EU declares war rhetoric unacceptable after Polish PM’s comment

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WARSAW (AP) – The EU executive told Poland on Monday that there was “no room for rhetoric referring to war” among EU partners, after the Polish Prime Minister said that for Brussels, withholding money on rule of law issues would be like starting “World War III”.

In an interview with the Financial Times, Polish Prime Minister Mateusz Morawiecki accused the EU of demanding Warsaw with a “gun pointed at the temple” and urged Brussels to drop its threat of sanctions against Poland.

The comments follow years of disputes over changes the Polish government has made to the country’s courts. The EU believes the changes are eroding democratic checks and balances, and the European Commission is withholding billions of euros from Poland as part of a pandemic stimulus package.

When asked if Poland could use its veto power to block retaliatory legislation, for example on climate issues, Morawiecki said: “If they start World War III, we will stand up for our rights together. the weapons that are at our disposal.

Asked about the comment during a briefing, European Commission spokesperson Eric Mamer said that the EU “is a project that has been very successful in helping to establish lasting peace between its countries. Member States”. Mamer added that “there is no room for rhetoric referring to war”.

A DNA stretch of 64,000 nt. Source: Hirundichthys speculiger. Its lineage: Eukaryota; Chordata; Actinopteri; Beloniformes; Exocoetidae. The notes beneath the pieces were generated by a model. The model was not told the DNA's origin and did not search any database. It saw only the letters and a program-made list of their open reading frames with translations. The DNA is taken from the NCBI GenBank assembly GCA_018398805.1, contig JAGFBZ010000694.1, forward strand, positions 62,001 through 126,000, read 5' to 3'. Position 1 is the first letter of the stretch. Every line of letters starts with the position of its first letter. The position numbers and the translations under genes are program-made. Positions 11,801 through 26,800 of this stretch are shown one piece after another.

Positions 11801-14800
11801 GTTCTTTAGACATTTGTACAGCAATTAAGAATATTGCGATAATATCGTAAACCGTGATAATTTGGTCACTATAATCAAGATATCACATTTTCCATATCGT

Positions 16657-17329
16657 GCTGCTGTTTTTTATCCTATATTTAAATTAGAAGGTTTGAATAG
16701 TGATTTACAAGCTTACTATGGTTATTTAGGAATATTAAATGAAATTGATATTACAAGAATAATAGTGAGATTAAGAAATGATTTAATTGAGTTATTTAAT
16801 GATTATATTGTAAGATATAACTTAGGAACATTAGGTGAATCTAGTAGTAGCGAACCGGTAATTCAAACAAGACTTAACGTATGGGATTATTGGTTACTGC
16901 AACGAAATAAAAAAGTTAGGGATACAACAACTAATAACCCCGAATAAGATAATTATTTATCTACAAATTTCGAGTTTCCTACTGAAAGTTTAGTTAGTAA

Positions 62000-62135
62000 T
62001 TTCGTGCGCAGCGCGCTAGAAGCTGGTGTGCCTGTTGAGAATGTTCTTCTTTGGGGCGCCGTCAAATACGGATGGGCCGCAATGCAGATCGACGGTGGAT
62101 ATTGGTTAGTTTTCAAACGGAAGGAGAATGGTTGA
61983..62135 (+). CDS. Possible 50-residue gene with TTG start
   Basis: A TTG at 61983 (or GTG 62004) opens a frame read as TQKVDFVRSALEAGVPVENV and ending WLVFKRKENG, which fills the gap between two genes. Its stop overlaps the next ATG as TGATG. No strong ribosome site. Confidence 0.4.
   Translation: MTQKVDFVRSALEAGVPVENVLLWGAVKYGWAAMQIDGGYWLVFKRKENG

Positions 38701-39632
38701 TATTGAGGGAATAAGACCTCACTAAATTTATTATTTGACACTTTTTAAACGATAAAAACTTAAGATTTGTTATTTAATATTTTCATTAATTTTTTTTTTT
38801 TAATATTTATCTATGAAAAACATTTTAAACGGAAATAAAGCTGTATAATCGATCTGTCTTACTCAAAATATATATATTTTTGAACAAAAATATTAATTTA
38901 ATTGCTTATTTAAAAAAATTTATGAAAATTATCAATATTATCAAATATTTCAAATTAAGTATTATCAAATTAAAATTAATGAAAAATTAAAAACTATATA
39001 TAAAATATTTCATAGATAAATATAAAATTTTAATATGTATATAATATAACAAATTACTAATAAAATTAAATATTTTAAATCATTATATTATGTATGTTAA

Morawiecki has faced less optimistic criticism from his Polish political opponents, many of whom are deeply concerned about Poland’s growing isolation within the EU.

“I have the impression that Mr Morawiecki has recently had problems with English or has lost his mind,” tweeted Marek Belka, a former left-wing Polish prime minister now a member of the European Parliament.

Donald Tusk, the leader of the main opposition party in Poland, responded to the “war” comment by saying: “In politics, stupidity is the cause of the most serious misfortunes.

Government spokesman Piotr Müller told Polish media that the Prime Minister’s comment amounted to hyperbole and should not be taken at face value.

Poland’s ruling nationalist party Law and Justice has been in conflict with Brussels since winning power in 2015 over a number of issues, including migration and LGBT rights. The oldest conflict, however, has been over attempts by the Polish government to gain political control over the judiciary.

The case came to a head earlier this month when the constitutional court ruled that some key parts of EU law were incompatible with the country’s constitution. The ruling by a tribunal made up of ruling party loyalists came after Morawiecki asked it to rule on the rule of EU or national law.

Commission President Ursula von der Leyen said last week that it was the first time that a national court has ruled “that EU treaties are incompatible with the national constitution”.

“This decision calls into question the foundations of the European Union,” said von der Leyen. “It is a direct challenge to the unity of the European legal order.

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Sam Petrequin contributed from Brussels

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